Mercer’s Kinney describes a US-based investment team mostly comprised of women of Asian descent with similar educational backgrounds and personalities. They hired a middle aged white man to introduce a new perspective.

Diverse teams are not without challenges. They require a long-term commitment from employers to develop a management style that harnesses their talents. Teams with a plethora of viewpoints can be hard to manage and take longer to reach decisions. Taken to extremes, different points of view can lead to conflict and a failure to cooperate, according to Kinney.

Despite these insights, asset management remains fairly homogenous; just 15% of funds globally were managed by women as of end-2015, according to Morningstar.

Can recruitment change that? Legal & General Investment Management (LGIM) is working towards a 50/50 gender split in senior management by 2020 for instance. It includes women on all short lists and uses diverse recruitment panels, according to Lesley Martin, head of diversity and inclusion.

There are commercial reasons for getting recruitment right. Surprisingly, most asset managers (over 75% of 39 firms surveyed by Aviva Investors) have no gender-related targets for recruitment. However, half the respondents have initiatives in place to retain women.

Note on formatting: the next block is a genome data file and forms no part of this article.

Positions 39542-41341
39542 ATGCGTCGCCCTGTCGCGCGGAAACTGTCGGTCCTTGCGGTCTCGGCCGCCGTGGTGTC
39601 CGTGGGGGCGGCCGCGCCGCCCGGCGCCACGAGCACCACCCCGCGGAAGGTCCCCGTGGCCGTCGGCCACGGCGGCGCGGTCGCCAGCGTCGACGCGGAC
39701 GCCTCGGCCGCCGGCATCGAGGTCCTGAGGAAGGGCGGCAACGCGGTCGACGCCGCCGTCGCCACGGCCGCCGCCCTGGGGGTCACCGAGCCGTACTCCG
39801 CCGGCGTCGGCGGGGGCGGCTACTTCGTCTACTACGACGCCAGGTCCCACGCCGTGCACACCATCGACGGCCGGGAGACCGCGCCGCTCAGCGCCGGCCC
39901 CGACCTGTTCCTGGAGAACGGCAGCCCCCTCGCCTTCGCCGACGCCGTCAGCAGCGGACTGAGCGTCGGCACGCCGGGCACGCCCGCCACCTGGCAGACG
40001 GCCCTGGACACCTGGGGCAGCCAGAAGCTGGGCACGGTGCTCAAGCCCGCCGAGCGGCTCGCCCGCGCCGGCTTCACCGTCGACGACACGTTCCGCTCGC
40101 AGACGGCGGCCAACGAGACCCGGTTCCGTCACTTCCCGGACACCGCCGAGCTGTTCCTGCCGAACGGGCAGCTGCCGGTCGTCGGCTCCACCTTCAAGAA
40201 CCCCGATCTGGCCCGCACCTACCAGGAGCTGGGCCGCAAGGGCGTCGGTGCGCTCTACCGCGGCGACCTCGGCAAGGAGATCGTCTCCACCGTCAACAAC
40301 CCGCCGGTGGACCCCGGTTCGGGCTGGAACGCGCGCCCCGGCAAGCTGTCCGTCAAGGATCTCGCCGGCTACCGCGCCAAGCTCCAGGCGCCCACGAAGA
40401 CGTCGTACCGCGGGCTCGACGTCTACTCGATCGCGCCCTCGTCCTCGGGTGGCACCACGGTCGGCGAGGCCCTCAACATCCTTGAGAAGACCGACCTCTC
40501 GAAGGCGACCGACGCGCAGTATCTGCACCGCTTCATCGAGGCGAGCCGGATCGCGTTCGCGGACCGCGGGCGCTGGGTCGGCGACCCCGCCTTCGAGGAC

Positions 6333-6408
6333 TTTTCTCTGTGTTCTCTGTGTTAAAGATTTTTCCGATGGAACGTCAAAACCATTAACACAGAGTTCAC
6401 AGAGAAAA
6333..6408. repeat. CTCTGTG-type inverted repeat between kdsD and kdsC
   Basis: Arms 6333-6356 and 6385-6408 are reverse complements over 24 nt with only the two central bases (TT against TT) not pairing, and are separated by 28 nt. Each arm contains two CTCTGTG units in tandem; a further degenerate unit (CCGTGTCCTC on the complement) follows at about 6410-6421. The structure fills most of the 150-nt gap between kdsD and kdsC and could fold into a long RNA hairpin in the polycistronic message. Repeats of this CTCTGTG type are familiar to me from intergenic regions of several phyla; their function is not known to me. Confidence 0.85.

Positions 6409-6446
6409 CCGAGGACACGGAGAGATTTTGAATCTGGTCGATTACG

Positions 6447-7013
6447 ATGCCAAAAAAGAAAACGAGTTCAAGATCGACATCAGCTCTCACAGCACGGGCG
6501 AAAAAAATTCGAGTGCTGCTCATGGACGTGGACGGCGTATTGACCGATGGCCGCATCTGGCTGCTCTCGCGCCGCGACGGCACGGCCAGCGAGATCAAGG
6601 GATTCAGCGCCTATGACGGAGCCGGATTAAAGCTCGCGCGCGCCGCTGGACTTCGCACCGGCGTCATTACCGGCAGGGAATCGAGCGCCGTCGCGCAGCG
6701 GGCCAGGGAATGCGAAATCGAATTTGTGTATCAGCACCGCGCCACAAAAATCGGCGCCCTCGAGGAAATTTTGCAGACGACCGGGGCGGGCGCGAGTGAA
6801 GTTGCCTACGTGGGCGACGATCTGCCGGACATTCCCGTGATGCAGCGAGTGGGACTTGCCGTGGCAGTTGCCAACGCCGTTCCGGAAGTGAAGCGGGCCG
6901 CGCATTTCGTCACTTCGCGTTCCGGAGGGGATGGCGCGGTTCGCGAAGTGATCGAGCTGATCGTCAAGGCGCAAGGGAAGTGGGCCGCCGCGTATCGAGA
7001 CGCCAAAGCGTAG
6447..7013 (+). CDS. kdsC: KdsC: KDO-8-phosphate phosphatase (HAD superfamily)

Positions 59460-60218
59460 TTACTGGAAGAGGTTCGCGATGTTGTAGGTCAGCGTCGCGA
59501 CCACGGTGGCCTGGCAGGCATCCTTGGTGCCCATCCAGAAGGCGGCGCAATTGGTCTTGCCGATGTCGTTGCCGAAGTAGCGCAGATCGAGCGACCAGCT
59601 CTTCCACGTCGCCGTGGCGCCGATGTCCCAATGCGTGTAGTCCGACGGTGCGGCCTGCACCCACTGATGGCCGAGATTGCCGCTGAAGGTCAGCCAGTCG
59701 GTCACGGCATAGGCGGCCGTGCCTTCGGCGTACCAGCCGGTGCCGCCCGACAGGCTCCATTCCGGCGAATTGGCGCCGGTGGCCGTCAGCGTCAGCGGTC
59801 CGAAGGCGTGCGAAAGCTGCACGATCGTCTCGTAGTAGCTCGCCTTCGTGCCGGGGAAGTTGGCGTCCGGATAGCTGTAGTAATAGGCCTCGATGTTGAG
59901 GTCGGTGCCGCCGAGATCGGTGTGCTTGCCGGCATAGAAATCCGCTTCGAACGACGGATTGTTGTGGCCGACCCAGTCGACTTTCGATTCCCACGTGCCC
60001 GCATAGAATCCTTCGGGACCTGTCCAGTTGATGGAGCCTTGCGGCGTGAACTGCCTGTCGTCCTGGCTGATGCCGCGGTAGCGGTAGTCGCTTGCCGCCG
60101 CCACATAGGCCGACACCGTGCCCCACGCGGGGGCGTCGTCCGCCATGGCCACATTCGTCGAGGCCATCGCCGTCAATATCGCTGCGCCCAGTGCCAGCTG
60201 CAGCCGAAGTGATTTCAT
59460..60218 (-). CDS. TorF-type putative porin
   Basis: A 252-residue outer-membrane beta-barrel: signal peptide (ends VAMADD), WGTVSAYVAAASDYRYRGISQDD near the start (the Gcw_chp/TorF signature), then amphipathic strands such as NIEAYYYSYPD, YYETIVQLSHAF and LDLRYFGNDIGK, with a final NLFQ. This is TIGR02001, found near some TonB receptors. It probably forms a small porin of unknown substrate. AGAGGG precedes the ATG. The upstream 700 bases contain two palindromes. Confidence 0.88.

The Women in Finance Charter aims to spur firms into action by obliging signatories to set targets and link executive remuneration to their progress. However, hiring senior women is easier said than done in sectors with few women at the top. Oliver Wyman found that women are least represented in alternatives and real estate, running 11% and 9% of funds, respectively.

The lack of female leaders is also due to women leaving the industry. Childcare is a factor but there are other issues such as inflexible working patterns and “pockets in the industry where aggressive cultures prevail,” according to Oliver Wyman.

Many asset managers are acknowledging the need for flexible working, among other cultural adjustments. In this respect, Nordic managers are ahead of the game, according to Lauren Juliff, head of UK institutional at Skagen Funds. She comments: